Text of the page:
Now, Let's do some real quick practical examples on creating and using the store.


import { defineStore } from "pinia";

export const useCounterStore = defineStore("counter", {
  state: () => ({
    count: 0,
  getters: {
    double: (state) => state.count,
  actions: {
    increment() {
      //In vuex you will have to create a mutaion to do this directly
      //but, it's allowed here because pinia preaches flexibility
    decrement() {

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From the usage of vuex, there should be states, mutations, getters, and actions, and you are not allowed to make changes to state data from within an action. To do that, you will have to create a mutation to update the data. Now the big deal is that pinia allows you to make changes to state data from within an action. Now the code above is a counter store that is defined to increment or decrease the count value;

Let's create a button in HelloWorld.vue so we can have a visual representation of what we are trying to achieve.


  <div class="hello">
    <h1>{{ count }}</h1>
    <button @click="incrementHandler" class="btn base-primary">
    <button @click="decrementHandler" class="btn base-primary">
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From the code snippet above, there are two buttons with a click event on each. Our aim is to create a click action that will eventually dispatch the actions in the Pinia store.


<script setup>
import { useCounterStore } from "../store";
import { computed } from "vue";

const store = useCounterStore();
const getCounter = computed(() => {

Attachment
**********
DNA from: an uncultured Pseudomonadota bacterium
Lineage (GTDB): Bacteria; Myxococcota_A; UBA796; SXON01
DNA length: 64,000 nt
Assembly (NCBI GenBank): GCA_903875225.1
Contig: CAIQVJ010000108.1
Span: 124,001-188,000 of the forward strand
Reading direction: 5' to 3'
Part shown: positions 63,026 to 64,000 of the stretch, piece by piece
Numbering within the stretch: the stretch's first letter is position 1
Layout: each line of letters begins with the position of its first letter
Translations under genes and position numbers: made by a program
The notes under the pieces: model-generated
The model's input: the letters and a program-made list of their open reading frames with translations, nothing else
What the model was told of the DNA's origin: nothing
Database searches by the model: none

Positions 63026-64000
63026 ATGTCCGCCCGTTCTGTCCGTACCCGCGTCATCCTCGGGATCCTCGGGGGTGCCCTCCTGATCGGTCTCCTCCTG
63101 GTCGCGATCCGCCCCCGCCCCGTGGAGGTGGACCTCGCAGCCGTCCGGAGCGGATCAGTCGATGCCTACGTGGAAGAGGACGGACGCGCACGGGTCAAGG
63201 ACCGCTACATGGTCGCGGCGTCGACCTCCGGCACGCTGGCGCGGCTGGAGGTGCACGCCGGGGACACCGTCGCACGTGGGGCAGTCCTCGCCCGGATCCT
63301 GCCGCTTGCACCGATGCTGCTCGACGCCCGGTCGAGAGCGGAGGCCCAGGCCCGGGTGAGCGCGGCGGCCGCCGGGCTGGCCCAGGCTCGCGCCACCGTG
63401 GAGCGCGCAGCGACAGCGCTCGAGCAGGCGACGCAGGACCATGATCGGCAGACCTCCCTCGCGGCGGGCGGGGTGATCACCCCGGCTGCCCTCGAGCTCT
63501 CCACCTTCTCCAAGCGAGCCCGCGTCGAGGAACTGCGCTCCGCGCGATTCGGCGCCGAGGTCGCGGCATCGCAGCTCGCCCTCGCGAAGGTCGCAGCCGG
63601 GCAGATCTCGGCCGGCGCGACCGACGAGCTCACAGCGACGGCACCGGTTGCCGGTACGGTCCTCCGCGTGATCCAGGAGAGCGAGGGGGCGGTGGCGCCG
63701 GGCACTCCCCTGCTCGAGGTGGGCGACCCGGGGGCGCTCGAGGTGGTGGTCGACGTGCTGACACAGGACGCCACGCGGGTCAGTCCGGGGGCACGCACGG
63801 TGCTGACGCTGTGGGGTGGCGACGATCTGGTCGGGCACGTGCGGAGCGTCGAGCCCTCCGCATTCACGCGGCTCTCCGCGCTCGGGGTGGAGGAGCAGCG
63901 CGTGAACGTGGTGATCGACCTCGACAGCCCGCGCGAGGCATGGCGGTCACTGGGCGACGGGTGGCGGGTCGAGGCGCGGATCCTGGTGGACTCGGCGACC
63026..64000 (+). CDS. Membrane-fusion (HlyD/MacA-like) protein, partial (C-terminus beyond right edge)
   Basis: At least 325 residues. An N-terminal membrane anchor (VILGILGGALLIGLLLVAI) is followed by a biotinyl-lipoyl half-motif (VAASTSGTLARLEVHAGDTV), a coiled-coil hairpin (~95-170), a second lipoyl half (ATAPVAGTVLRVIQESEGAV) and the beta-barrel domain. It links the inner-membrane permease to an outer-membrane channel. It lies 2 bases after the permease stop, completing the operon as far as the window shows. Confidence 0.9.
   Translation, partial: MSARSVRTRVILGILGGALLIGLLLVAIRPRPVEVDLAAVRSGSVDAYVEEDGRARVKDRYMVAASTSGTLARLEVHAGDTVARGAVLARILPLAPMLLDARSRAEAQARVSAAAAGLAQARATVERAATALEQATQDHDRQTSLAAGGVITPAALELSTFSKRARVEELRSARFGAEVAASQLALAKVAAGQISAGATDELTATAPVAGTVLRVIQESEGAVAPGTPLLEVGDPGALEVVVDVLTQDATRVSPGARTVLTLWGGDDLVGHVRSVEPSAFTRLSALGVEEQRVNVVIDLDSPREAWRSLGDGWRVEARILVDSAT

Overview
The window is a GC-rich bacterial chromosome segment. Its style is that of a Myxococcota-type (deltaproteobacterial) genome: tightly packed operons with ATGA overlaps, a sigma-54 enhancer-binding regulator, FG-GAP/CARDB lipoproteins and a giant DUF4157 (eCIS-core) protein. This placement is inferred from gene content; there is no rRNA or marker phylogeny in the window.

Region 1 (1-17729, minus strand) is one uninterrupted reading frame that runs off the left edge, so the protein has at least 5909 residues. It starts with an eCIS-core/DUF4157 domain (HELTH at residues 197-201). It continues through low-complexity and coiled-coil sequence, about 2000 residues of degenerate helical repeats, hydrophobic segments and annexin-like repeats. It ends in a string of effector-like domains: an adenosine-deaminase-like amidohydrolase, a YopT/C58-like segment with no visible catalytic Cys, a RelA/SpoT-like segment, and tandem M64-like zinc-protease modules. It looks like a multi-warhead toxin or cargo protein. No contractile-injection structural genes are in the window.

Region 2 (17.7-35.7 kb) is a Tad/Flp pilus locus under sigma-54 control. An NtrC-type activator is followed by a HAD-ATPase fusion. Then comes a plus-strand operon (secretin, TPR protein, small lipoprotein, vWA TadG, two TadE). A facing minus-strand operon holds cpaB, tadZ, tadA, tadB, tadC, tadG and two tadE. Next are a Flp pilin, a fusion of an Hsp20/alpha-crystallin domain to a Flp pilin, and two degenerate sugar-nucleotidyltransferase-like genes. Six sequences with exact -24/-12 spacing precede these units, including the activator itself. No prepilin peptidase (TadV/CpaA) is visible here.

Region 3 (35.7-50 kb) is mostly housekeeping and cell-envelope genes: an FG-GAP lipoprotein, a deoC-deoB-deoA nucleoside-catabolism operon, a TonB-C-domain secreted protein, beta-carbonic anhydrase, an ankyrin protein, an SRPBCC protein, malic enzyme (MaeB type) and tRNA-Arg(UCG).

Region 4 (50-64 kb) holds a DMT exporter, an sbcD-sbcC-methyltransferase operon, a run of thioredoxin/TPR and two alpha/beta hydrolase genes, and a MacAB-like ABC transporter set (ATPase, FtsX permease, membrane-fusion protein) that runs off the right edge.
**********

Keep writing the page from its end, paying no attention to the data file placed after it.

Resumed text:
return store.count;

const incrementHandler = () => {
  return store.increment();

const decrementHandler = () => {
  return store.decrement();
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In Pinia, stores are modules, so we have to import them before using them. reason why useCounterStore was imported and assigned to a new variable was ease of use. Instead of dispatching actions the vuex way, for example, $store.dispatch('action_name'). Pinia allows us to trigger the action directly with "store.increment," which is cleaner and better.

In conclusion, Pinia offers a robust and adaptable state management solution for Vue.js applications overall. It's a fantastic option for a variety of applications thanks to its straightforward API, flexible architecture, support for plugins, and support for custom stores. Pinia is unquestionably something to take into consideration if you're searching for a small and simple-to-use state management library for your Vue.js application.

Top comments (3)

miracool profile image
Makanju Oluwafemi • Edited

Hey guys, this is my first article here. please like and follow

wesleycheek profile image
Wesley Cheek

You don't actually need to have event handlers in your component just for calling your store actions. You can call the store actions directly inside the button: <button @click="store.increment">

miracool profile image
Makanju Oluwafemi